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Titov gets his kicks playing hockey

Tuesday, December 14, 1999

By Dave Molinari, Post-Gazette Sports Writer

German Titov didn't have a hard time deciding what to do back in the mid-1980s, when Soviet military authorities sent word they were holding a spot for him on a tank crew.

 
    More on the Penguins:

Penguins Report, 12/14/99

 
 

Hey, when the Red Army put in a claim on you in those days, holding out for a better offer wasn't an option.

But w while Titov had no say in whether he would spend a few years wearing fatigues to work, he did have a choice of careers. Fact is, he had made his decision long before he got his first look at the inside of a tank.

When he was about 15, Titov was a soccer player of considerable renown. A midfielder good enough to earn a spot on the Soviet national team. And, ultimately, he had to choose whether he wanted to pursue hockey or soccer as his life's work.

"It was a tough decision," Titov said. "I like soccer as much as hockey."

Perhaps, but his father apparently didn't, and that turned out to be the tie-breaker.

"I think I chose hockey because my dad liked hockey," Titov said.

Suffice to say, the Penguins are delighted that Titov bowed to his father's wishes. He is one of their best two-way forwards and, going into their game against Boston tonight at 7:38 at the Civic Arena, ranks fourth on the team in scoring, with eight goals and 16 assists in 27 games.

That's a 73-point pace which, if Titov can sustain it, would be a career-high. Titov's personal best is 67, set while playing for Calgary in 1995-96.

Titov's point total is, at least in part, a reflection of the quality linemates he has had most of this season. In the past two games, he has worked on a line with center Robert Lang and right winger Alexei Kovalev -- the Penguins' Nos. 2 and 3 scorers, respectively.

Factor in the power-play time he has been getting -- Titov picked up his second man-advantage goal of the season in the Penguins' 4-2 victory against Phoenix Saturday -- and it's not hard to understand why his personal numbers are solid.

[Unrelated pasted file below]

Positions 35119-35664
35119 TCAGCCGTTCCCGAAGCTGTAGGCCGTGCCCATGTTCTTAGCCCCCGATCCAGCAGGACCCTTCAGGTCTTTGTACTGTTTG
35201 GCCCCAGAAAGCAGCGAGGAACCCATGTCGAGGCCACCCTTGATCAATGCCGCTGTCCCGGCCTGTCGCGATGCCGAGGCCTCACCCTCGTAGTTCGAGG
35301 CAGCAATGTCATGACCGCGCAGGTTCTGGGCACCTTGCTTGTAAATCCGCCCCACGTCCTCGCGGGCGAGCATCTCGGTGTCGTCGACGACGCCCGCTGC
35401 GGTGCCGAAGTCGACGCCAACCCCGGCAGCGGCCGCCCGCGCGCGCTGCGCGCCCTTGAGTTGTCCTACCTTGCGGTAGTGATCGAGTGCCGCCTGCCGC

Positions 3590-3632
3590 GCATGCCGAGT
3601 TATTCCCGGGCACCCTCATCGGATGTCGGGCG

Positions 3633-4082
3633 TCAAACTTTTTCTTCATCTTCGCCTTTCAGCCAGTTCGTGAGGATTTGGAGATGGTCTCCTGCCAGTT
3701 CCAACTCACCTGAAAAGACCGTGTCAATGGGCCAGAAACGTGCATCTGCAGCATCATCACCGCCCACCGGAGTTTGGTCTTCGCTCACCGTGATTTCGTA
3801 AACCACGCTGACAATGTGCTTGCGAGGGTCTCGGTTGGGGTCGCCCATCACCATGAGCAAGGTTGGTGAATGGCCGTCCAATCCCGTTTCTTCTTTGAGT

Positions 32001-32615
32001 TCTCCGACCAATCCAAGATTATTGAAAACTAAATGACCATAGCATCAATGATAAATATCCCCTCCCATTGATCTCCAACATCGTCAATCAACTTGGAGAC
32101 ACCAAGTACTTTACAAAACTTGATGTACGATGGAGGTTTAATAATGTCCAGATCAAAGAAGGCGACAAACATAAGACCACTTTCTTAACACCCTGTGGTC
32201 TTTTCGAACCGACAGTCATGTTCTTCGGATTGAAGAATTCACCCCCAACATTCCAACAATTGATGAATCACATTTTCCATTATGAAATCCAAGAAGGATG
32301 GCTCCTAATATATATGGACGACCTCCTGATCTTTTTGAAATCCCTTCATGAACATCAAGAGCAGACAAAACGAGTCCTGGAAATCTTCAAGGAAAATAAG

Titov is far from preoccupied with his stats, though. Or even, it seems, particularly interested in them.

"It doesn't matter for me if I get points or assists," he said. "I like to play for the team. If my teammates lose, I'm not happy, even if I get points. Nobody's happy."

That's not something Titov says just for public consumption. Just a few hours before Kevin Constantine was fired as coach last week, he said there's never been any question about Titov's top priority.

"When you ask him individual things, his standard answer is, 'I just want to help the team win,' " Constantine said. "That's a really admirable trait. Probably the thing I like about him the most is his pride in his performance, and how it relates to the team being successful. Doing all the little things and doing it for the team. He's just such a great team guy."

Titov isn't a very flashy one, though. Efficient, yeah. Thorough, absolutely. But Titov's no human highlight film. He's not even a human highlight snapshot.

That's because there's nothing spectacular about playing defense like you mean it. Or being able to read plays as they develop, and anticipate what's coming next. Or being willing to sacrifice your body to break up a scoring chance.

No, none of that will get you time on the 11 o'clock news. It will just enhance the chances of your team getting two points.

"He grows on you," Penguins Coach Herb Brooks said. "He's a subtle type of a player. He's highly skilled, he knows how to play. He's got a good mind, hands and feet. He complements a lot of things, but always in a subtle way."

Penguins defenseman Darius Kasparaitis played against Titov in the Russian Elite League nearly a decade ago, and said the essence of his game is the same now as it was when Titov wore the colors of Khimik Voskresensk.

"He's always worked hard and always played through injuries," Kasparaitis said. "He's the kind of guy who, you hit him and he goes down, then he gets up. He fights through it all the time. He always battles for the puck, never wants to lose it."

Titov, who turned 34 Oct. 15, will be an unrestricted free agent after this season. He's being paid $1.2 million this season and, unless his game totally unravels over the next few months, should have no trouble getting another contract -- and maybe a nice raise -- when he goes on the open market next summer.

Certainly, he has no plans to call it a career when the 1999-2000 season expires.

"I'd like to sign for a couple more years to play [in North America], two or three years," Titov said.

While Titov said he hasn't had any talks with General Manager Craig Patrick about a new contract, the prevailing sentiment around the Civic Arena seems to be that Titov can be effective at this level for at least a few more years.

"I think he's got hockey left in him," Brooks said. "I think his legs are in their twenties."

"He's in pretty good shape," Kasparaitis said. "He could play four or more five years, easy. He's one of those guys like [Detroit center Igor] Larionov. They look young and they're in good shape."

And still kicking, so to speak.



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